AMD's Athlon XP 2000+ vs Intel's 0.13-micron Northwoodby Anand Lal Shimpi on January 7, 2002 4:16 AM EST
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Although we aren't thought of in this way, some of the most power users depend on performance in office productivity applications more than anything else. As I write this article I've got the following open: Macromedia Dreamweaver, Microsoft Word, Microsoft Outlook (along with 15 email windows), Microsoft Internet Explorer (along with 10 windows), Microsoft Excel along with my one compulsory content creation application - Adobe Photoshop. At the same time there are a number of background tasks running, including a real time virus scanner. If this is much like how you use your computer, then Office Productivity SYSMark 2001 is an index that you need to pay attention to.
The Athlon has historically done quite well in this benchmark simply because the nature of most office productivity code that is out there currently does not lend itself to perform better on the Pentium 4. Most of the time you're dealing with integer operations which are generally not as predictable as most floating point tasks not to mention that the bulk of this code was written for the P6 core which is quite similar to the Athlon in most respects.
In spite of this the 2.2GHz Pentium 4 is able to slightly edge out the Athlon XP by a 2.5% lead which no user would be able to notice. In fact, most users would not be able to tell the difference between the 2.2GHz Pentium 4 and the AMD Athlon XP 1700+ as the performance spread is less than 10%.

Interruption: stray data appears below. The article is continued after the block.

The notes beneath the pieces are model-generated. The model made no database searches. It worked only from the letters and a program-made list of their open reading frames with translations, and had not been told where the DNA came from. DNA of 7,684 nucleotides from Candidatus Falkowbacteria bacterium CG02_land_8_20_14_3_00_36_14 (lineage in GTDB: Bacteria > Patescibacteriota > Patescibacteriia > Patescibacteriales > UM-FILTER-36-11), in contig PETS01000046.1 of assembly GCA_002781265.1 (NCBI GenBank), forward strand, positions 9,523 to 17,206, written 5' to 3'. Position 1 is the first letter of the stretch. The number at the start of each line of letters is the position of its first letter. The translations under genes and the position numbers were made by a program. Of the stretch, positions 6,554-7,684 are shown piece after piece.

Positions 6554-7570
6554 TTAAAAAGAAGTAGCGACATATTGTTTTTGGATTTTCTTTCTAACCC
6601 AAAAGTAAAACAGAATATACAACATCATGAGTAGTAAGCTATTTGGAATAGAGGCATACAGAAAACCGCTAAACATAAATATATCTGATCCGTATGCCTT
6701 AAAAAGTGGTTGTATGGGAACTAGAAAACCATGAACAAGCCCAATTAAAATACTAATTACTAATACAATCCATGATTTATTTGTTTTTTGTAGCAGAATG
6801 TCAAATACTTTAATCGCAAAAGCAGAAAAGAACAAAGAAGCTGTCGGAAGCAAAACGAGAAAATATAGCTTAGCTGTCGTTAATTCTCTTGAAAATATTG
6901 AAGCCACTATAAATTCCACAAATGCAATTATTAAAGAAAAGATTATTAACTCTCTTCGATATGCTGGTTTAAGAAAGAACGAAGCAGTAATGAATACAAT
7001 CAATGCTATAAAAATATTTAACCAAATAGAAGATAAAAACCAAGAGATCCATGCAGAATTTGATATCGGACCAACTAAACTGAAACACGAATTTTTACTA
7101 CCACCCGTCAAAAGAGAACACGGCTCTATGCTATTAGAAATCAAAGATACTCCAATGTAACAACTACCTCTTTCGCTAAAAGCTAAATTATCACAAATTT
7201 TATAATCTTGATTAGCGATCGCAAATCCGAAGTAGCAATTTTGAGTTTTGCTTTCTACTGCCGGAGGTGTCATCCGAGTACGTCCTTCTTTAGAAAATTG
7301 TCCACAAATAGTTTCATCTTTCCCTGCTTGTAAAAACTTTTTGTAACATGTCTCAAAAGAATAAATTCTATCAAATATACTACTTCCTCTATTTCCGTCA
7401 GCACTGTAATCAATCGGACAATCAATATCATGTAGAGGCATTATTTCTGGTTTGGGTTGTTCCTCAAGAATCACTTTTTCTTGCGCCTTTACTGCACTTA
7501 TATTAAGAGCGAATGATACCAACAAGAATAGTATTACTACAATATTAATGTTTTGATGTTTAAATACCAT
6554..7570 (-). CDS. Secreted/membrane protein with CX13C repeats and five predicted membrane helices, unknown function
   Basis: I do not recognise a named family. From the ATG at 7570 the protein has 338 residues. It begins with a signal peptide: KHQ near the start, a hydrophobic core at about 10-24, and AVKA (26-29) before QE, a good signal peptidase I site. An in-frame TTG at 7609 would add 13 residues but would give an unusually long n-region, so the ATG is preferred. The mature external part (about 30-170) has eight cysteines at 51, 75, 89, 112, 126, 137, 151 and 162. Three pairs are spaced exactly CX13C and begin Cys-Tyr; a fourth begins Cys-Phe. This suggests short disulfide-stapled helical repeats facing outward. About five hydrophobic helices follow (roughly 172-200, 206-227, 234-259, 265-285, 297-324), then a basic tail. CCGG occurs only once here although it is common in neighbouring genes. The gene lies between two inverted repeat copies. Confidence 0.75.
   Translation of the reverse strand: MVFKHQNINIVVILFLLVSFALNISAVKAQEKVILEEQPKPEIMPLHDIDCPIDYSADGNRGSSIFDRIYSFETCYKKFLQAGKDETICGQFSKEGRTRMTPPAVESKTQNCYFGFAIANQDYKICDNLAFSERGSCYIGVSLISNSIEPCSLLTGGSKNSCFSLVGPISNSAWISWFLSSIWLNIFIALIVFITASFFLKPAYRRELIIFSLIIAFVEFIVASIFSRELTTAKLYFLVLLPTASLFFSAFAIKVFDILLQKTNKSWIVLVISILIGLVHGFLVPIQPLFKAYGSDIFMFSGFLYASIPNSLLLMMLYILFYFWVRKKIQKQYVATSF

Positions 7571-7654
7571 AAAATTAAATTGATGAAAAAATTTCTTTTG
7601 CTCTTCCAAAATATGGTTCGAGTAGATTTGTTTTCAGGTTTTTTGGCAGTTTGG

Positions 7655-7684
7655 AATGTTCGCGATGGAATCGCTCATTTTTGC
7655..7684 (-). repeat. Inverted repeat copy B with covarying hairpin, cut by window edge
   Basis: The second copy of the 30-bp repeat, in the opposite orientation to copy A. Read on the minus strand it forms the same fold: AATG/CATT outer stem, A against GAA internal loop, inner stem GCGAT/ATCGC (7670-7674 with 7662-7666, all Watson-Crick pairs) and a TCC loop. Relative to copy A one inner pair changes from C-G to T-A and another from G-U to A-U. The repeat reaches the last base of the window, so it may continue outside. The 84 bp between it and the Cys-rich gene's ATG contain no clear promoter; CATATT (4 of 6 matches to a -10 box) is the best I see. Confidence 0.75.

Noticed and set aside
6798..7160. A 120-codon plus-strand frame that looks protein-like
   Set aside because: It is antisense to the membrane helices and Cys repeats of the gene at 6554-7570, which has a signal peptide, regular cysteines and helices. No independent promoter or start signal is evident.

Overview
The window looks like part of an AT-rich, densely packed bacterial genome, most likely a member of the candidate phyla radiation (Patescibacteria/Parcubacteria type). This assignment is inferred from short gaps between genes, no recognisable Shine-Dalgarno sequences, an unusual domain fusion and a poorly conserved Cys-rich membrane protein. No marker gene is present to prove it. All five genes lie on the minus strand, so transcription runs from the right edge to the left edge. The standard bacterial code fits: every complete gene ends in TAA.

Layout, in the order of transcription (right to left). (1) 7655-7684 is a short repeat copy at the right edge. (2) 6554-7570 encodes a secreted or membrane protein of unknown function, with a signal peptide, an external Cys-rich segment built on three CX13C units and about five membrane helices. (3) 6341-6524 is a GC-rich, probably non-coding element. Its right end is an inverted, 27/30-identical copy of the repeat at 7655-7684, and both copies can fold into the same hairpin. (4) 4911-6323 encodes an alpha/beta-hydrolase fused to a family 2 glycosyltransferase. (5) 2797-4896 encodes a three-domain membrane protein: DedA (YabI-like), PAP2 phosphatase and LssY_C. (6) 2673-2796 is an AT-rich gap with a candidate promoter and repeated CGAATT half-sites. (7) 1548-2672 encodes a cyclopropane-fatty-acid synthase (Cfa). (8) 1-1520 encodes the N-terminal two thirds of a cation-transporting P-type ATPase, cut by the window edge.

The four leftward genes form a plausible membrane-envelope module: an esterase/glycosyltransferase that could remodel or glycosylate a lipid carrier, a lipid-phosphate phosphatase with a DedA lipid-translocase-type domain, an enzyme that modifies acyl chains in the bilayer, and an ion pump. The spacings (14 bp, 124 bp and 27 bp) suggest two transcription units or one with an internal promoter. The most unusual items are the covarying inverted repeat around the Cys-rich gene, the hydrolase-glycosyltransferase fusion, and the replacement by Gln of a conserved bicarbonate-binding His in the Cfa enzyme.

In any case, the Pentium 4 is helped out noticeably by the addition of the larger L2 cache which again gives it a 7.5% improvement over the older Willamette core. The processor is definitely much more competitive.
The overall performance picture is none too surprising as it is pretty much an average of the previous two SYSMark 2001 suites. By a slight margin, the 2.2GHz Pentium 4 emerges ahead of the Athlon XP 2000+. Overall we see that the additional L2 cache resulted in a 6.25% improvement in performance for the Pentium 4 and the boost in clock speed helped it gain a competitive edge.
The Athlon XP continues to offer the better value as the 2000+ model offers performance that is very similar to the 2.2GHz Northwood at a lower cost.